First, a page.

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Heal Diastasis Recti With These Proven Training Methods

Heal Diastasis Recti With These Proven Training Methods

“The pain that comes with this condition is ruining my life. I can’t remember the last time I lived a day without having to swallow pain medication. I can’t exercise anymore. I can’t have sex anymore. I can’t play with my kids. This is ridiculous. Nothing I try works to improve this. What am I supposed to do?” – an anonymous post to peertrainer.com.

What is Diastasis Recti?

Diastasis can be considered the symptom of chronic core weakness. Just like core weakness can cause back pains, disc herniations or lead to knee, ankle, or neck pains, it can also lead to diastasis. This happens when the core’s inner unit is not effectively transferring forces; when it is not regulating intra-abdominal pressure effectively. If an excess of pressure is consistently forced into the tendinous linea alba sheath rather than balancing synergistically throughout the abdominal muscles, the forces may be great enough over time to cause a severe stretching. In theory, this can happen to anyone, but especially a pregnant mother who has a fast-growing uterus that requires her core to adapt relatively quickly, potentially stretching the connective tissue.

Who is likely to get Diastasis Recti?

There are two types of pregnant moms who are likely to incur a diastasis stretch of the linea alba. Most common is the woman who is “core amnesiac.” This means that the woman has very little core awareness before pregnancy. The under-activation of the core often means that the diaphragm, pelvic floor, and transverse abdominis do not function with the appropriate tension at the appropriate times, leaving the belly to be overly relaxed. Once pregnant, that lack of core awareness simply perpetuates, and the relaxed belly muscles relax further than they might otherwise. The vast majority of prenatal clients will fall into this category.

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The other common type of diastasis-risk prenatal client is the opposite: instead of a relaxed core, she has a tight or overactive core. This is more likely to be a fitness enthusiast, and sometimes those who have taken their love of abdominal exercises to a level that it may no longer be serving them (Pilates, for example). In this case, your client may have learned to constantly tighten her stomach, and will often be proud of her tight abs. Tight abs are great on the occasions that they should be tight, but not necessarily all the time. The diastasis occurs when this tight TVA is trying to hold back a uterus for nine months. The uterus will win.  As the uterus grows outward, it can force a stretching of the linea alba sheath, and now this “super-fit” woman is surprised to find out that she has diastasis.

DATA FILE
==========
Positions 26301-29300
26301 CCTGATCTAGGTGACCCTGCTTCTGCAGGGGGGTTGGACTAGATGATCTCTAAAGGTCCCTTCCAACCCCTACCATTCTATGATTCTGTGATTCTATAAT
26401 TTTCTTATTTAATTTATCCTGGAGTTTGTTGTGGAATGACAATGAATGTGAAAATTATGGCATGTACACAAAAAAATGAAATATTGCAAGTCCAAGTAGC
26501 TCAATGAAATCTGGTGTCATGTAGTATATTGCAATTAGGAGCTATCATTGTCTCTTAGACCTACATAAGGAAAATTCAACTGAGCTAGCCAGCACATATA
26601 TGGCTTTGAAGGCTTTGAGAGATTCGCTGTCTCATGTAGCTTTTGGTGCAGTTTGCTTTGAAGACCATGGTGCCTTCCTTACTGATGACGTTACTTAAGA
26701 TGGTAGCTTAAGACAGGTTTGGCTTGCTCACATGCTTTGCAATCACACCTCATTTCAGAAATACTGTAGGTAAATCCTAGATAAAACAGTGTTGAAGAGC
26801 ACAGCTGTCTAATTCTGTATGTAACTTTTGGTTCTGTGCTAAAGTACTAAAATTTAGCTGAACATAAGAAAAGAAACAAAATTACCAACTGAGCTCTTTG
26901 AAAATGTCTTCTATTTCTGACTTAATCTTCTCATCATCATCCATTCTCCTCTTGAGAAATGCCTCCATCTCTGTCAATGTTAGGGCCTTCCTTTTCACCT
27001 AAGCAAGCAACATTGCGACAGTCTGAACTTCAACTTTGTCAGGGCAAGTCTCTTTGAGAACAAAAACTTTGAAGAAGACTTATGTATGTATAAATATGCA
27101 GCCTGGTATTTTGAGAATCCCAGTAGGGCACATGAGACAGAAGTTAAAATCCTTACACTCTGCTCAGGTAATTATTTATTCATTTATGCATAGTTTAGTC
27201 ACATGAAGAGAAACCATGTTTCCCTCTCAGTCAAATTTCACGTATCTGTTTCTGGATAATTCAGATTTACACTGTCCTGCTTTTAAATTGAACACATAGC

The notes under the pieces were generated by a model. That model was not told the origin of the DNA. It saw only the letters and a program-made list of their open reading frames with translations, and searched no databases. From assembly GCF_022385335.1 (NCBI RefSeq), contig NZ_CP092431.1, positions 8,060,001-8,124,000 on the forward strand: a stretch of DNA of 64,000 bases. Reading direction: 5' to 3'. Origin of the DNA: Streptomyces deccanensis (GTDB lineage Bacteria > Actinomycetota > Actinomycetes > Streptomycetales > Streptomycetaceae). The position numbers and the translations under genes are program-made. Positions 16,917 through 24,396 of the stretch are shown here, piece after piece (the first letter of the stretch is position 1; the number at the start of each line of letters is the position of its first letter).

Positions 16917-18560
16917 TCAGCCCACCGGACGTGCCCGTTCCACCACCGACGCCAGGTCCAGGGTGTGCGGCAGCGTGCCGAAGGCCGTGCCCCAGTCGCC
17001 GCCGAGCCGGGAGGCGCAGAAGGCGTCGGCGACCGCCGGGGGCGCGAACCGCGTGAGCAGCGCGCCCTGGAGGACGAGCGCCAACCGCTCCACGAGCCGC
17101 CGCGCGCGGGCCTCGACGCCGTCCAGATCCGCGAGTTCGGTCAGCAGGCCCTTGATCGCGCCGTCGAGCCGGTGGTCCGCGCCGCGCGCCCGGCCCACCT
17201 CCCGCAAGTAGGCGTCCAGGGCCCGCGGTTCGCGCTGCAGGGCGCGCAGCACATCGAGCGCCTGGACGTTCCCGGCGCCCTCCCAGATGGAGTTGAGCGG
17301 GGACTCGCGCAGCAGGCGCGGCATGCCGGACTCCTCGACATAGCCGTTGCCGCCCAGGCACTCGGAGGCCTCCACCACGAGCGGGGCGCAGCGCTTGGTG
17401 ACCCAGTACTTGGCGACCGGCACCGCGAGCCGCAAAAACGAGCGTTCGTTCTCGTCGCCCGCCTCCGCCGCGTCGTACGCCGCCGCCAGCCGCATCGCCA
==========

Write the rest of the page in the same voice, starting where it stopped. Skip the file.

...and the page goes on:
Diastasis Recti Fitness Solutions

Pregnancy can often exacerbate previous symptoms or reveal musculoskeletal challenges that are likely to occur years later. This is where misalignments such as pelvic girdle pain, sacroiliac joint dysfunctions, symphysis pubis dysfunctions, sciatica, disc herniations, piriformis syndrome, and many other challenges can arise. They are all symptoms of the “stress” of pregnancy being placed atop an already faulty musculoskeletal alignment.

As a solution that will last a lifetime, have no side effects and require no surgery, a fitness professional can teach specific activations for the inner unit, primarily the diaphragm (DPH), pelvic floor (PF), and transverse abdominis (TVA).

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Getfitforbirth.com teaches the Core Breathing Belly Pump (CBBP). It is defined as, “the rhythmic inhaling and exhaling that maintains activations of the DPH, TVA and PF muscles to dynamically maintain intra-abdominal pressure so that the core may assist in stabilizing, accelerating, and decelerating any exercise.”

Effective prenatal coaching emphasizes a balance between core amnesia and the excessive all-day holding of a super-tight TVA. More specifically, it can be thought of as coaching the natural rhythmic breathing cycle of concentric TVA contraction (on the exhale) followed by an eccentric TVA contraction (on the inhale). The natural rhythmic cycle should be  predominantly powered by the diaphragm all day long, with more activation and tension during the times that are necessary (like during exercise).  Naturally, the core tension would be less aggressive during easier activities of daily life, but still needs to be coached into greater activation in most clients!

The most important aspect for closing diastasis recti is usually that the PF and TVA combine in activation so that the natural corset of the torso wraps the two sides of the rectus abdominis back together, over and over again.  A cue to both “draw in” and “wrap together” helps give your client a sense of what the intention is for the TVA.  The PF can be cued same as a conventional Kegel exercise, just now synchronizing it with the TVA wrap. In many ways, CBBP is similar to other diastasis prevention and treatment techniques, like the Tupler Technique, but is also being regarded as a simple foundational principle because it’s based on something your clients do 20-25,000 times every day: breathing.

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The most important aspect of the CBBP for long-term health and function is that your client can perform a proper diaphragmatic breath, which is unfortunately difficult for the vast majority of pregnant (or non-pregnant) clients. In brief, the first two-thirds of a “deep inhale” should notably enter the ribs, belly and back first.  It is then considered biomechanically correct for the chest and shoulders to rise in the final third of the inhale of a “deep breath,” but not before. After asking just a handful of clients to “take a deep breath,” you will start to see patterns and build your familiarity and expertise in coaching.

Conclusion

If the diaphragmatic breath is not optimal, core activation techniques like the CBBP will not likely be enough to prevent core dysfunction symptoms like diastasis recti.  In the human body, the diaphragm muscle is top of the totem pole. And in most of your clients (often nine out of ten), it will literally need to be trained, like lifting weights.

Helping your clients create a balance of diaphragmatic breathing and core-TVA activation before, during and after pregnancy will help them have optimal core strength while decreasing their chance of having abdominal separation.

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Featured photo credit: urbanbootcamp.files.wordpress.com via urbanbootcamp.files.wordpress.com

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Last Updated on April 2, 2020

10 Quick Easy Workouts To Lose Arm Fat At Home

10 Quick Easy Workouts To Lose Arm Fat At Home